NUHW members stage first strike of Providence Tarzana Medical Center
More than 500 caregivers struck Providence Tarzana Medical Center Aug. 16 to protest the hospital’s unfair labor practices and demand a contract that provides fair wages and puts an end to the frequent cancellation of shifts that has caused chronic understaffing.
But instead of bargaining in good faith, the hospital retaliated by locking out many of the strikers for four days following the one-day strike. The lockout is leaving patients in the hands of temporary workers unfamiliar with the 245-bed San Fernando Valley hospital.
“A four-day lockout is an extreme act of retaliation that ultimately harms patients,” said Aaron Barrera, a nursing assistant. “They depend on having familiar caregivers who know how best to meet their needs.”
The strikers included the majority of non-nurse hospital employees including nursing assistants, respiratory therapists and medical technicians. Providence Tarzana is offering most of them a 2 percent annual raise that wouldn’t come close to keeping pace with rising prices and soaring rents. The Consumer Price Index for Los Angeles has increased 3.9 percent over the past 12 months.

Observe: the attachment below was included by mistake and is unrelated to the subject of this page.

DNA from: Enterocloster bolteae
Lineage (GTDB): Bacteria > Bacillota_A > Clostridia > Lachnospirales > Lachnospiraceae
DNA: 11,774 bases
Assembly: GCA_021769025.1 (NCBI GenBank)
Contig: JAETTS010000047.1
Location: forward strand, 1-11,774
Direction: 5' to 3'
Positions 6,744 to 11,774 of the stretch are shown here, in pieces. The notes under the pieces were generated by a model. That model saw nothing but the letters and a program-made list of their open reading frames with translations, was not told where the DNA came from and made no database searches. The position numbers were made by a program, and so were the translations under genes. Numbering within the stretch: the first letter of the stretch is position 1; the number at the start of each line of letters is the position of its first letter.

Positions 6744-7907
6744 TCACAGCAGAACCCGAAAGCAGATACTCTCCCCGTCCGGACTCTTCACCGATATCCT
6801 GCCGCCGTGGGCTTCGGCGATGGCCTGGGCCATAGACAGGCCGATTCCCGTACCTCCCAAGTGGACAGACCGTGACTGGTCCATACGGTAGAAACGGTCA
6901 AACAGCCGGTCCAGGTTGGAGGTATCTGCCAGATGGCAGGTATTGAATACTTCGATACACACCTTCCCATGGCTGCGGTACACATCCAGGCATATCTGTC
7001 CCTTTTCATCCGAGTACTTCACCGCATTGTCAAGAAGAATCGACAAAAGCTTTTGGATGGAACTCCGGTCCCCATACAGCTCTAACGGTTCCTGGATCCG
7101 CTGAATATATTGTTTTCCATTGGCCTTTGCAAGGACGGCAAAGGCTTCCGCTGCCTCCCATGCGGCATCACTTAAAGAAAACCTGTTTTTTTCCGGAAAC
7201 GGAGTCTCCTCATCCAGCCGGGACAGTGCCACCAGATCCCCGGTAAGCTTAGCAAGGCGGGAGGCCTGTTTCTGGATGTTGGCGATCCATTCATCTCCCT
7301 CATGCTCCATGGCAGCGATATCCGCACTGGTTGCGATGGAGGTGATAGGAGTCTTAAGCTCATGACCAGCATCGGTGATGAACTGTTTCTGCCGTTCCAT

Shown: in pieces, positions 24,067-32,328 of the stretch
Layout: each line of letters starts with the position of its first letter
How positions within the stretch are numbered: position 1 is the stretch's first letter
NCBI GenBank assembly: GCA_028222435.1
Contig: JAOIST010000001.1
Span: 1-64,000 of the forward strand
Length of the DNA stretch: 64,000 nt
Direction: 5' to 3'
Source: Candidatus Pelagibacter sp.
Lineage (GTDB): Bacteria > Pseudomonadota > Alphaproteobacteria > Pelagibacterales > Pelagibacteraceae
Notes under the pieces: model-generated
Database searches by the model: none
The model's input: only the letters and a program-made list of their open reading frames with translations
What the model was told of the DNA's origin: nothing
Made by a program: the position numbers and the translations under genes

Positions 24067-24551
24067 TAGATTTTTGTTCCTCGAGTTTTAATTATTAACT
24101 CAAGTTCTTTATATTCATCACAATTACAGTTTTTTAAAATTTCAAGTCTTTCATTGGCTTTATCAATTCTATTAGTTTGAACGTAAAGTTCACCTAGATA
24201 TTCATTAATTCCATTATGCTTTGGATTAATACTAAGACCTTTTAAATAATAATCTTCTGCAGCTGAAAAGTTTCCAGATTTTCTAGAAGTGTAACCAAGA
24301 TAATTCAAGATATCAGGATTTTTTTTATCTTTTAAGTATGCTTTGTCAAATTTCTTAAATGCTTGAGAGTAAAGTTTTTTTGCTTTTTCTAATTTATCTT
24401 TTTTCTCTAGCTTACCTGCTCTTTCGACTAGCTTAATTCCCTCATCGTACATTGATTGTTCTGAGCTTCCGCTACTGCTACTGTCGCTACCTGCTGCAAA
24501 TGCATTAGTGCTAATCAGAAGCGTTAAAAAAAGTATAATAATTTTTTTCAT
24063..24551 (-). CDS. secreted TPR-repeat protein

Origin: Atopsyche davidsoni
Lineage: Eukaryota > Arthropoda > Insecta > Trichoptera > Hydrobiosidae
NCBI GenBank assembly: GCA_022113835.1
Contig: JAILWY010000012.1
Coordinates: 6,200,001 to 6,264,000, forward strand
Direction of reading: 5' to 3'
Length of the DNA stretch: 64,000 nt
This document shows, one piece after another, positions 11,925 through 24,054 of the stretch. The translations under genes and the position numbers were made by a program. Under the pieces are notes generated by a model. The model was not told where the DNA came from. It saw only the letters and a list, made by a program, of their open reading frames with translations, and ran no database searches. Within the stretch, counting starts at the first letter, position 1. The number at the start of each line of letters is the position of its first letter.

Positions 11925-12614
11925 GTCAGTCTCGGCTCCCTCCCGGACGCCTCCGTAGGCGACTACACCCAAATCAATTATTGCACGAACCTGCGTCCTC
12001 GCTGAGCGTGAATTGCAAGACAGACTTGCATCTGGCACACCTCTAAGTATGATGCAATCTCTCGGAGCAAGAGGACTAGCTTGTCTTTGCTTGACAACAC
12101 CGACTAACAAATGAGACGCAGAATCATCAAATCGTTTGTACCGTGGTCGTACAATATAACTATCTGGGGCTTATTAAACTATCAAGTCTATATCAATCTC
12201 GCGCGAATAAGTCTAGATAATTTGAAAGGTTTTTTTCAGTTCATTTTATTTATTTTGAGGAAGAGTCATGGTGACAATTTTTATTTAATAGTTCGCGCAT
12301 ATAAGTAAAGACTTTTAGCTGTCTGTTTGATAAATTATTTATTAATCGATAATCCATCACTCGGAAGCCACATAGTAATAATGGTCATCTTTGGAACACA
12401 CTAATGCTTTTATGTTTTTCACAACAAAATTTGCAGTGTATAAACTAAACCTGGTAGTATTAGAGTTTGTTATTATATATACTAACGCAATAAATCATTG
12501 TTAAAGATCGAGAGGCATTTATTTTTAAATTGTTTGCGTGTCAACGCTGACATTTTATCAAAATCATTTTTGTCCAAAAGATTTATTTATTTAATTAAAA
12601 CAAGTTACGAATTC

Caregivers also are demanding the hospital end its recent cost-cutting practice of sending caregivers home in the middle of their shifts and cancelling their shifts entirely. The practice has resulted in nursing assistants having to care for as many as 30 patients at one time. It also has left workers unsure of whether they will truly make their full-time salaries on any given week.
“We can’t provide quality patient care if we don’t have enough caregivers,” said Denise Cruz, a nursing assistant at Providence Tarzana for 38 years. “And the hospital won’t be able to retain quality workers if we can’t make enough to help support our families.”
Caregivers called the Unfair Labor Practice Strike after management withheld information related to bargaining. Most recently, the hospital began calling workers at home to intimidate them with threats of the four-day lockout.
“One of our hospital’s core values is ‘compassion,’ but management is treating us cruelly,” said Michelle Bitolas, a radiology technician. “And we can’t give our patients the proper care and compassion they need when the hospital is routinely understaffed.”